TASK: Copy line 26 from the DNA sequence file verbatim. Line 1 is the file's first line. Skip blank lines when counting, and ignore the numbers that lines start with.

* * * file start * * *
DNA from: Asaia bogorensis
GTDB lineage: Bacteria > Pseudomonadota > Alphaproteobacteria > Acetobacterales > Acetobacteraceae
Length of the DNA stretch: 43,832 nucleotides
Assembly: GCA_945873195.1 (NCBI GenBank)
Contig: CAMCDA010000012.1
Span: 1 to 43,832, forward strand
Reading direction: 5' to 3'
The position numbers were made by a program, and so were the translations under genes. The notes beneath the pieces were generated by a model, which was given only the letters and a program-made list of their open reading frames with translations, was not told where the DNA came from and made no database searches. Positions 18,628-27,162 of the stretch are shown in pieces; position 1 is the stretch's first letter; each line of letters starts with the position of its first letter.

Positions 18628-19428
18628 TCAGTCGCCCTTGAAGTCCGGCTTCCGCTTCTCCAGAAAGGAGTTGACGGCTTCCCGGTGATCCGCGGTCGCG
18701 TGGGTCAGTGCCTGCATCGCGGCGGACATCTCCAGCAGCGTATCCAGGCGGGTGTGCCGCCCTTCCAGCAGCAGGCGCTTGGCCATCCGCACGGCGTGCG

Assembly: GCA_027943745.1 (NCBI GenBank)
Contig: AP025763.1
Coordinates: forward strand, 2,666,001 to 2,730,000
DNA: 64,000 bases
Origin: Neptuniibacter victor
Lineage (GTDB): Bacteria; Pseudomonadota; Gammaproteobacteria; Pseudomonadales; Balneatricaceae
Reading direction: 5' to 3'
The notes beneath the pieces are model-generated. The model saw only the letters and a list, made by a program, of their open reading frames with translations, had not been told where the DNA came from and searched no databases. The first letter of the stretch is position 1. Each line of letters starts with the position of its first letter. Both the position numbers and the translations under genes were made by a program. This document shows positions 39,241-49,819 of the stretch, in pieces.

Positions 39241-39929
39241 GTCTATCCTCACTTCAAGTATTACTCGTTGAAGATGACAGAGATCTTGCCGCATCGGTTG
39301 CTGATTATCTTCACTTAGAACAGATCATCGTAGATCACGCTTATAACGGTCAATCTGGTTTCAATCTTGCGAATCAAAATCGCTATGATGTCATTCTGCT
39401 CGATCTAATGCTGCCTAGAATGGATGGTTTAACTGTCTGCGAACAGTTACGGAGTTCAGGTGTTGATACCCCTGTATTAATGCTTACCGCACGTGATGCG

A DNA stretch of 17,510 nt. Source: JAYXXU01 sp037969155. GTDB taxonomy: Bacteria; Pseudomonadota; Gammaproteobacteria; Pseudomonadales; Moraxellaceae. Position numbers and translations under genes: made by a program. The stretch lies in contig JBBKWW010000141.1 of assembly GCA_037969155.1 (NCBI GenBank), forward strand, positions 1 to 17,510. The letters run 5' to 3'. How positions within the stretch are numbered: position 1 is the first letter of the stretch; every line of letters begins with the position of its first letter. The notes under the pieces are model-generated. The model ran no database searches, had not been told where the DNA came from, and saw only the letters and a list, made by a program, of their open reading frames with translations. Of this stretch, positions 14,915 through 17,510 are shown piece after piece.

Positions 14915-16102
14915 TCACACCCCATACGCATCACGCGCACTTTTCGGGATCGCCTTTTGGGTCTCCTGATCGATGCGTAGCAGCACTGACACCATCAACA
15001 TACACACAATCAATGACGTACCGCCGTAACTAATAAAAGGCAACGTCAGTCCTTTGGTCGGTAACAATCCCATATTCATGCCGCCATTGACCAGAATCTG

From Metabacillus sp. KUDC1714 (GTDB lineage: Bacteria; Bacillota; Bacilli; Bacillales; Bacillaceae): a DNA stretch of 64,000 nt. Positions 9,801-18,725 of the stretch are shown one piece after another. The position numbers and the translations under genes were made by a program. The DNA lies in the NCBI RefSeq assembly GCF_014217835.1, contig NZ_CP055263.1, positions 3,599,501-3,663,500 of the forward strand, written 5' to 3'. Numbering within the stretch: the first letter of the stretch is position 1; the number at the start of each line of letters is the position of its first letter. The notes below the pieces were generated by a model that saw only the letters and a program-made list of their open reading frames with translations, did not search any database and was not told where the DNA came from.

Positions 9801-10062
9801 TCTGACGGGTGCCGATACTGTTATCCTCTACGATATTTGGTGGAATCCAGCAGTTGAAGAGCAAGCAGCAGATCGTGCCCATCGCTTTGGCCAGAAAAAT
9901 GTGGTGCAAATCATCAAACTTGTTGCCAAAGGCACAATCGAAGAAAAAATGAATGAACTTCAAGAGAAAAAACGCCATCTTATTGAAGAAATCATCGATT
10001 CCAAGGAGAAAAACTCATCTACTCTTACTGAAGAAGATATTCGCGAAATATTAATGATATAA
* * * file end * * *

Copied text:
14915 TCACACCCCATACGCATCACGCGCACTTTTCGGGATCGCCTTTTGGGTCTCCTGATCGATGCGTAGCAGCACTGACACCATCAACA